“Year of the Dog” would appear to have all the trappings of a typical romantic comedy, the kind in which our underdog heroine bursts from her shell and finds love, friendship and (most importantly) herself in the process.
While all that does indeed happen, it does so through the uniquely skewed prism of Mike White, who previously wrote the darkly intriguing “Chuck & Buck” and the slyly funny “The Good Girl” and directs here for the first time.
What could have been predictable is instead refreshing. And what could have been a feel-good performance from Molly Shannon is instead delicate, poignant, and an unexpected display of dramatic mastery from an actress who’s made her name with comedy.
The “Saturday Night Live” alum stars as Peggy Spade, a mouse of a secretary whose life changes completely after the death of her beloved beagle, Pencil. White really gets the culture of dog people, and doesn’t merely cut away to the canines looking cute for a cheap laugh, another rom-com staple. She is not his owner and he is not her pet — they’re friends and loyal companions, and White depicts the moment she finds him collapsed on the ground with simple, palpable anguish.
It’s not that Peggy is a shy person. On the contrary, she’s exceedingly pleasant and accommodating to everyone around her — probably too much so — including a self-absorbed co-worker (Regina King) who’s angling for an engagement ring from her player boyfriend, and her pushover brother (Thomas McCarthy) and know-it-all sister-in-law (Laura Dern, subtly stinging), who only talk about their kids.
But Peggy hasn’t been living her life for herself, for her own happiness. And it’s only when her warm, furry security blanket is taken from her does she try to begin doing that. Shannon is funny and sad and ultimately heartbreaking in the role; who knew she had this in her? It’s very different from the broad comedy of her Mary Katherine Gallagher character, and a joy to watch.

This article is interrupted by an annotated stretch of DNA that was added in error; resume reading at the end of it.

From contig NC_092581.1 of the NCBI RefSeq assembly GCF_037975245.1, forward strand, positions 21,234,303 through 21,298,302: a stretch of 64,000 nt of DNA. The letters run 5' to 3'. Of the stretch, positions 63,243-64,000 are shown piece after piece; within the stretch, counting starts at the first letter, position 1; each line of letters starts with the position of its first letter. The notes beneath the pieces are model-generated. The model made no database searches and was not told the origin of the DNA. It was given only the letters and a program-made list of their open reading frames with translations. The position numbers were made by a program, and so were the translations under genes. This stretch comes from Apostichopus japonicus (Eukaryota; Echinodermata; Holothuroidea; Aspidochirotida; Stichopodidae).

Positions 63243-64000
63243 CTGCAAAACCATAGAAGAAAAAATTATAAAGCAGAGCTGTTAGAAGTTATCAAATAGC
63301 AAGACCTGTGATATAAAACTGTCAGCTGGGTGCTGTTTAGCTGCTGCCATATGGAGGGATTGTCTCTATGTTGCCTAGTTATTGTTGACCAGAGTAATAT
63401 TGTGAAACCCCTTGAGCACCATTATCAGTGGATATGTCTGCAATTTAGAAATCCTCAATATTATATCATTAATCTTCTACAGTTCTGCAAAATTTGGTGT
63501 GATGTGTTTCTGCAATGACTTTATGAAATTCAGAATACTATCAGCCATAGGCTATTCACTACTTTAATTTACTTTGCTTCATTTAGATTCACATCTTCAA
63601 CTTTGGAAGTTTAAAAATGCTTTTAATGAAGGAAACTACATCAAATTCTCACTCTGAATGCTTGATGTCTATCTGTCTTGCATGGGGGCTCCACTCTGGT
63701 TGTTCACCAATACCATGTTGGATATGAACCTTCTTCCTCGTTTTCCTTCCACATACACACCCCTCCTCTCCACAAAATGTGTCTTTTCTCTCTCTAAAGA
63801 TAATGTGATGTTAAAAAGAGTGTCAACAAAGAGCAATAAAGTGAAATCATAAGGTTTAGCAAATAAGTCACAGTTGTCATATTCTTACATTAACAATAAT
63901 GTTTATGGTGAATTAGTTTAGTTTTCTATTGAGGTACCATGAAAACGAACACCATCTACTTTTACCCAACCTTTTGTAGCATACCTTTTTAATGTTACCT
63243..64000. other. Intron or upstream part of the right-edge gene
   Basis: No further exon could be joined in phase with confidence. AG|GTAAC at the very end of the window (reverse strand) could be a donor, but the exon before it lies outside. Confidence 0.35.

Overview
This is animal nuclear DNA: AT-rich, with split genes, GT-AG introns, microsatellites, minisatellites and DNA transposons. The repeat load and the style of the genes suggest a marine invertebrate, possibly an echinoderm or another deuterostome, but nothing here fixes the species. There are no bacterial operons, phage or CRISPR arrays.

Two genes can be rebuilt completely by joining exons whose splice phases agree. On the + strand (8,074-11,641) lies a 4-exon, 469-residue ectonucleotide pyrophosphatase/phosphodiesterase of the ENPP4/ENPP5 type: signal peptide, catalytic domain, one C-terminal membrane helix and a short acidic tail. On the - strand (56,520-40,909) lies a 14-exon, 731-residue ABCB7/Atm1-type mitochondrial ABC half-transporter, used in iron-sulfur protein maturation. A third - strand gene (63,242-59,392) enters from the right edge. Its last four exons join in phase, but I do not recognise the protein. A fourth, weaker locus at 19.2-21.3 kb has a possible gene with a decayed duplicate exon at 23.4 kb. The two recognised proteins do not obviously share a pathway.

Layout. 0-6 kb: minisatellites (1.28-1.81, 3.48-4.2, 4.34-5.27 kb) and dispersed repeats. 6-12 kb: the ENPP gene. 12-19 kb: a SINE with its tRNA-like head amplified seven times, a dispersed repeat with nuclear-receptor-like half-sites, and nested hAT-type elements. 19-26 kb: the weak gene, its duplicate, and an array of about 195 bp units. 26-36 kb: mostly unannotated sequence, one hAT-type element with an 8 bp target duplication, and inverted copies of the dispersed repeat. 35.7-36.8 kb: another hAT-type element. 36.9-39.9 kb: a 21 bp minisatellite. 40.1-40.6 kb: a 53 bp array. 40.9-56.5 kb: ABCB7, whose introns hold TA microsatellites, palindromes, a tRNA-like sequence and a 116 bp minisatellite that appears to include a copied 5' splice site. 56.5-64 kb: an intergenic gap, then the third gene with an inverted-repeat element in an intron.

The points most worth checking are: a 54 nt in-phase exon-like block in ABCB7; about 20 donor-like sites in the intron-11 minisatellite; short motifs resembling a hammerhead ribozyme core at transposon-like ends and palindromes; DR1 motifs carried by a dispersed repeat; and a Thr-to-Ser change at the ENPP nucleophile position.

White has crafted a complex character study, and in Peggy, Shannon has created someone who’s not really a geek but also isn’t all that comfortable in her own skin either. Just in the small gestures — the facial expressions or the way she holds her head — she feels so lonely and real, she makes you want to reach out and give her a hug.
She meets two different men, one who’s obviously a bad fit for her and one who seems right, a fundamental tenet of the genre that dates to “The Philadelphia Story” and probably long before that, which White also approaches with fresh eyes.
Next-door neighbor Al (a believably boorish John C. Reilly, who also co-starred as Jennifer Aniston’s husband in “The Good Girl”) initially seems sympathetic to Peggy’s loss but in no time reveals himself to be a pretty obnoxious dude. Then there’s Newt (Peter Sarsgaard, great in everything), a sensitive, fanny-pack-wearing animal rescue volunteer who turns Peggy on to veganism and opens her eyes to the cruelty and abuse so many creatures endure.
But that relationship isn’t as rosy as Peggy might hope either. Nevertheless, her post-Pencil interactions with all these people set her on a path that she — and we — might never have expected.
The main problem with “Year of the Dog” is its pacing. White shows a soft touch with his own material, which works in the more intimate, quiet moments but, applied throughout, tends to drain the film of any sense of momentum or drive. Peggy’s journey, while moving and inspiring, feels like a pastiche of moments that eventually lead her somewhere different from where she started.
It’s not a huge complaint about a first-time filmmaker, it’s just what keeps a good film from being great. It also makes you curious to see what White has to offer next.